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I’m actually surprised at how many people are here, but as I look around the sold-out Empire, it’s clear that Flynn has a strong and adoring fanbase. During a rare quiet moment a girl behind me shouts “I love you Johnny!” – a couple of seconds of silence pass and then the man next to her shouts “I love you as well, Johnny!”

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Flynn, playing in front of a patchwork backdrop based on the trees from the cover of Been Listening, ends the set with a breathless version of the banjo-led Eyeless in Holloway. After only a couple of minutes he returns to the stage with Lily, saying “Did we do that right – the going off and coming back on bit?” It’s this kind of bafflement with the rituals and clichés of rock and roll that makes his approach so endearing.

Johnny Flynn 2 by Graham Cheal
Illustration by Graham Cheal

After a tender and stripped down duet with Lily on Amazon, the rest of the band come back on. “We’re gonna play one more, and then everything else happens…like life and stuff”, he says, before ending with rapturous fan favourite Tickle Me Pink. I leave the venue, Marks & Spencer bag in hand, feeling like I’ve witnessed something truthful and blessedly untainted by cynicism.

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When the folk resurgence started a few years ago, Johnny Flynn seemed like the boy most likely too. However in terms of sales, he since been outstripped by the world-beating sound of Marling and the ubiquitous Mumford and Sons. But while Marling and Mumford may have the arena tours and Mercury nominations, it’s clear from tonight that Johnny still has the heart and soul, and vitally, the sense of humour.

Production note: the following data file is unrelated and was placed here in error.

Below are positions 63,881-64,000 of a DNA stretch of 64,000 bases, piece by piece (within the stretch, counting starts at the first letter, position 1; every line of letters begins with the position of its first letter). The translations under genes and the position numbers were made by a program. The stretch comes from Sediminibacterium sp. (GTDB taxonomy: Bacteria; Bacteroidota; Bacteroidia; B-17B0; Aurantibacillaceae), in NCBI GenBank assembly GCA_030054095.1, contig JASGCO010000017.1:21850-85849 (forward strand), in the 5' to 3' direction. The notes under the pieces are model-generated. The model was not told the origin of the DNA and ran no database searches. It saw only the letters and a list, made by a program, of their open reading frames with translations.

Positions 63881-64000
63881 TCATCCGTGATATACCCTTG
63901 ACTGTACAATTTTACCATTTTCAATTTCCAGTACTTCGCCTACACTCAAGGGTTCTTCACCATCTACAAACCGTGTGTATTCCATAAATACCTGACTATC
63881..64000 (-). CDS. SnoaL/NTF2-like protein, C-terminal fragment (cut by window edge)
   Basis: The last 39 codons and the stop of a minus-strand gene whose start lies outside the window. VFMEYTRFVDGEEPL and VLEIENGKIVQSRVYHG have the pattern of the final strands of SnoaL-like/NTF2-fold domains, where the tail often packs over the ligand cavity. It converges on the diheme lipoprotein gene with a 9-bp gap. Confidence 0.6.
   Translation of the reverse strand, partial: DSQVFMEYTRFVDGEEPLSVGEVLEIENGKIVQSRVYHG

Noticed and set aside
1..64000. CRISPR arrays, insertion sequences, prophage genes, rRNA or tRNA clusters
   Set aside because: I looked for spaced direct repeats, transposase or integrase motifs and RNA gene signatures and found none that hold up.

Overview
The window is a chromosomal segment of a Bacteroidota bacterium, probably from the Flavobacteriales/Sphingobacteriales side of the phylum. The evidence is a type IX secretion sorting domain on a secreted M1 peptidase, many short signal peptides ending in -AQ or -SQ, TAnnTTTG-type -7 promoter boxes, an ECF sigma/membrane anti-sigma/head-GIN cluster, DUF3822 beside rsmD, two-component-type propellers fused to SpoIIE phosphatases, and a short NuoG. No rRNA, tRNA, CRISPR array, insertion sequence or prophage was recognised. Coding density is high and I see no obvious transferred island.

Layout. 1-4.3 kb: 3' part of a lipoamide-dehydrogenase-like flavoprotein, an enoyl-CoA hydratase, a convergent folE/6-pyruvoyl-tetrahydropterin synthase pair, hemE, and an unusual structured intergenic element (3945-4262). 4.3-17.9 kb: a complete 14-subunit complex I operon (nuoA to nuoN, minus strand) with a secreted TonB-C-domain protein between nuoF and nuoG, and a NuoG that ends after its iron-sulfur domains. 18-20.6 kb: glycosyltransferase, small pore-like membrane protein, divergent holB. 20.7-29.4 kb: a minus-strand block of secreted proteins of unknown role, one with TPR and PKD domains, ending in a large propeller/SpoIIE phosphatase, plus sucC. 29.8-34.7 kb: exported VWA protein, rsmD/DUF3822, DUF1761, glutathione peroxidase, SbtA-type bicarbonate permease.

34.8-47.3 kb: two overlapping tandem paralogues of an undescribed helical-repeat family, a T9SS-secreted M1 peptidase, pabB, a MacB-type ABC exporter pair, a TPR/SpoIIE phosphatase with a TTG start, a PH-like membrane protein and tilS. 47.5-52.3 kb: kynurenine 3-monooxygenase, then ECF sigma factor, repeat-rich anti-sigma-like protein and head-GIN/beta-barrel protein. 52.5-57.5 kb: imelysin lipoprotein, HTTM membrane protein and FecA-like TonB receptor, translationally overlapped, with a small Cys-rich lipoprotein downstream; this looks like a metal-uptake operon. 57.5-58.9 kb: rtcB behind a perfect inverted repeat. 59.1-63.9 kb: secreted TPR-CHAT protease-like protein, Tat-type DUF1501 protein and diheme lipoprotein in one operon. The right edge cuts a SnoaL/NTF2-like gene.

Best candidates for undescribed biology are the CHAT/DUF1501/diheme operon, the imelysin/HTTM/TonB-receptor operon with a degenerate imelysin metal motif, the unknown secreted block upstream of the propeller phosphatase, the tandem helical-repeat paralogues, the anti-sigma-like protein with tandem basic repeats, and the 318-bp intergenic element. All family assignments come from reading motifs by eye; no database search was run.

Illustration by Avril Kelly

‘Does my neck look fat in this?’ ‘My other scarf is an alpaca.’ ‘Under this scarf is a lovebite from Santa.’ Have a look at the #warmupcamden hashtag on Twitter and watch the tweets stream in. The best will be turned into scarves, nurse which will be handed out to the homeless and other cold inhabitants of Camden this Christmas.

Once a suggestion has been accepted, the eager TwitterKnitter volunteers will tweet back, and the contributor can watch their phrase being made into a scarf in a live web feed.


Illustration by Antonia Parker

TwitterKnitter combines knitting, an old craft that has proved its worth through the ages, with the relatively new invention that is Twitter. Ventures such as TwitterKnitter is proving that Twitter can have a purpose other than telling your friends what you had for dinner, boding well for it being more than a fad. We will probably see new and unexpected uses pop up, but the network is already starting to prove it can be valuable for gathering support for a cause, as Amelia Gregory described in her article about the UKuncut demonstrations.

As volunteers from the London School of Fashion continue knitting at breakneck speed, the team will accept suggestions for six more days. The initiative, a brainchild of creative agency Saint@RKCR/Y&R, has proved very popular after kicking off earlier this month, according to the agency. The scarves will be distributed across Camden on 20th and 21st December. ‘Keep warm and carry on.’


Illustration by Avril Kelly

Contribute to TwitterKnitter by submitting a suggestion on the website, or send a tweet to #warmupcamden.